Climate change accentuates north-south economic inequality


By NEOnline | IR

Finland, Iceland, Norway, and Canada are some of the few countries to benefit economically from climate change in recent decades, according to a Stanford University study published by the US National Academy of Sciences in its prestigious journal, PNAS.

The main observation is that warming is “increasing growth in cool countries and decreasing growth in warm countries.”

Comparing 50 years of historical temperature fluctuations and economic growth, researchers found that warming has led to “robust and substantial declines in economic output in hotter, poorer countries—and increases in many cooler countries—relative to a world without anthropogenic warming.”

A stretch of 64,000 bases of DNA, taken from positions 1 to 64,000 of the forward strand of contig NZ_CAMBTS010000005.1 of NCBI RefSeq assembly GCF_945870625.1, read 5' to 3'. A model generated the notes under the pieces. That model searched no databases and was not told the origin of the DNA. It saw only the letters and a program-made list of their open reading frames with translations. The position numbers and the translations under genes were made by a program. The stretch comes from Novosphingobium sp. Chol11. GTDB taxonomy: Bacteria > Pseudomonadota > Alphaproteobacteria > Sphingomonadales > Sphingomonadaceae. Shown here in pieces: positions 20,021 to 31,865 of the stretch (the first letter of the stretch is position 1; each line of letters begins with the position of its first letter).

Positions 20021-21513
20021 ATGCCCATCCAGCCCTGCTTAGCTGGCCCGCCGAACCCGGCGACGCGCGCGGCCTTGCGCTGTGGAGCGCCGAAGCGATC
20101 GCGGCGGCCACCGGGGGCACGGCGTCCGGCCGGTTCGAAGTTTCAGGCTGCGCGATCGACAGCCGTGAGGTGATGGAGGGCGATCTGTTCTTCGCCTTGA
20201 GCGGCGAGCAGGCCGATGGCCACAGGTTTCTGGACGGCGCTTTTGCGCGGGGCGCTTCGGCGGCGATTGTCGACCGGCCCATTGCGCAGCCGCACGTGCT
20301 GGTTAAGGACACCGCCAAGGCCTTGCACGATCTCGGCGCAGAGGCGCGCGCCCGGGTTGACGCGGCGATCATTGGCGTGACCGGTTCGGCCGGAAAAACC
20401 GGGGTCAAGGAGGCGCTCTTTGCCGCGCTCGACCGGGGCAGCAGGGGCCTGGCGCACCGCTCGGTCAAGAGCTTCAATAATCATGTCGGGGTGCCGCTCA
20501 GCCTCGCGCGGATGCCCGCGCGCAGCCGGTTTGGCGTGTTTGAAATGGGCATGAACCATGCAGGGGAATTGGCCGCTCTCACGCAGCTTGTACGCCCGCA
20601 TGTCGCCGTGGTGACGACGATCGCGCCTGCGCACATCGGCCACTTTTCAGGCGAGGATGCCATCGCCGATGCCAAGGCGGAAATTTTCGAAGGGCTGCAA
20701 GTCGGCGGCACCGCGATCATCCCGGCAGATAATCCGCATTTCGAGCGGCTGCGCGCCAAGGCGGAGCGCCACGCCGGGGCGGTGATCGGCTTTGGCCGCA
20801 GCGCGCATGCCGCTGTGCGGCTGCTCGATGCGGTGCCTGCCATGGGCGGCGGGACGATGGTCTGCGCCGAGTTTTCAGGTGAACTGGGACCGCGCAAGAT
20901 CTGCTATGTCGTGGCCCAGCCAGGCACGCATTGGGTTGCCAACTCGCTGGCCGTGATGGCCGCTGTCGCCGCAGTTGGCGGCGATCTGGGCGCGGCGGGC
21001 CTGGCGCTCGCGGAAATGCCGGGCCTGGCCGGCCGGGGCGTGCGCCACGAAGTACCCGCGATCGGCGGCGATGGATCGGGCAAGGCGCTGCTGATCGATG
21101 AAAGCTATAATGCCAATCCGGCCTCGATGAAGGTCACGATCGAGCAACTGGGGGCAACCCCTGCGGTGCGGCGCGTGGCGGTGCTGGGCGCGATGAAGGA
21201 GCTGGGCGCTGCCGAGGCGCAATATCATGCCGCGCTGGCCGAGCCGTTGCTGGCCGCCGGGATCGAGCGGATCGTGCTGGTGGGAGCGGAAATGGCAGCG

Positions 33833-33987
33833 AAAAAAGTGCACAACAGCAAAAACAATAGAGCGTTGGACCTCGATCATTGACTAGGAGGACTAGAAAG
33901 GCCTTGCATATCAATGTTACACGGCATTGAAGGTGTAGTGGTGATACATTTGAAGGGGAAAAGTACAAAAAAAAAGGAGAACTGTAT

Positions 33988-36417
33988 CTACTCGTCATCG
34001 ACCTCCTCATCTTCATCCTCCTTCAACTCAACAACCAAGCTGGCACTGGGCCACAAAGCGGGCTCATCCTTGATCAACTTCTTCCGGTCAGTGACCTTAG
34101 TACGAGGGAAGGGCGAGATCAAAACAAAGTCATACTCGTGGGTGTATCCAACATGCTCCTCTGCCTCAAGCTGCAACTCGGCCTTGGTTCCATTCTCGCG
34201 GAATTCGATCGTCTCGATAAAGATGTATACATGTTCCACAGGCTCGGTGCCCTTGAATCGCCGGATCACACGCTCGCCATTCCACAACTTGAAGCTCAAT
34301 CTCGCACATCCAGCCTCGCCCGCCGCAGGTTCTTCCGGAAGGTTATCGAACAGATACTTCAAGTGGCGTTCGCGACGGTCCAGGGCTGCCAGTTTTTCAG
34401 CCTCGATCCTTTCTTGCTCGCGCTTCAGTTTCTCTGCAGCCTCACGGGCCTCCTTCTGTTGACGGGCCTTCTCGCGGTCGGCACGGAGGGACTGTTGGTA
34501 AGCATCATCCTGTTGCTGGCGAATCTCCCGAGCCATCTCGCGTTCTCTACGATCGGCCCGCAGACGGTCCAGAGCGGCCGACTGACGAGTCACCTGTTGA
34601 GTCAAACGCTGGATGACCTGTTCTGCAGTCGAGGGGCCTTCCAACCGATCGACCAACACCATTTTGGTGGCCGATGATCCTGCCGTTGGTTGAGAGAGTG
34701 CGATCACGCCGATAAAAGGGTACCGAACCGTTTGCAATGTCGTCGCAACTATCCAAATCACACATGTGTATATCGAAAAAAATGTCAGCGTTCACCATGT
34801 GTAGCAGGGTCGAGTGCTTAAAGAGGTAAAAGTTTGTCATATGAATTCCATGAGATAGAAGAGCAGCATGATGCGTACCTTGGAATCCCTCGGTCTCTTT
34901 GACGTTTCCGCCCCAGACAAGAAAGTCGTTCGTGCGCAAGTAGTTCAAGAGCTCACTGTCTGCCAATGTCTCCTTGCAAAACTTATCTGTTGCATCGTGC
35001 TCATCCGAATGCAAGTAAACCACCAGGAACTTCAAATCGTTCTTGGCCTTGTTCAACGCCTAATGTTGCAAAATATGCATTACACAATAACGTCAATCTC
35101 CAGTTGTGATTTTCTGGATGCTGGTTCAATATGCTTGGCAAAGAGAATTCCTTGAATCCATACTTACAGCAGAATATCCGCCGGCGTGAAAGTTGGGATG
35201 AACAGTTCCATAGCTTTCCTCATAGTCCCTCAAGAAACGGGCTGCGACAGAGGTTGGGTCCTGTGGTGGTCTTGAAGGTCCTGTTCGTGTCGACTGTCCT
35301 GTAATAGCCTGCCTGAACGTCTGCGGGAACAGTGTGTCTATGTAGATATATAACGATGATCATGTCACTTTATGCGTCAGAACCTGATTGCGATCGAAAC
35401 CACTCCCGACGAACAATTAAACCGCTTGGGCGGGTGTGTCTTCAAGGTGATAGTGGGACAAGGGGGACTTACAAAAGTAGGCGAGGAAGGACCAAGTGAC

Between 1961 and 2010, researchers say, Iceland’s GDP grew by 92%, Finland’s by 48%, Norway’s by 34%. Other main beneficiaries have been Canada, Sweden, and Russia according to the report.

The report finds that neither the benefits nor the costs of global warming are shared equally, as rich country fossil fuel consumption is often to the detriment of poor countries’ economic vulnerability.



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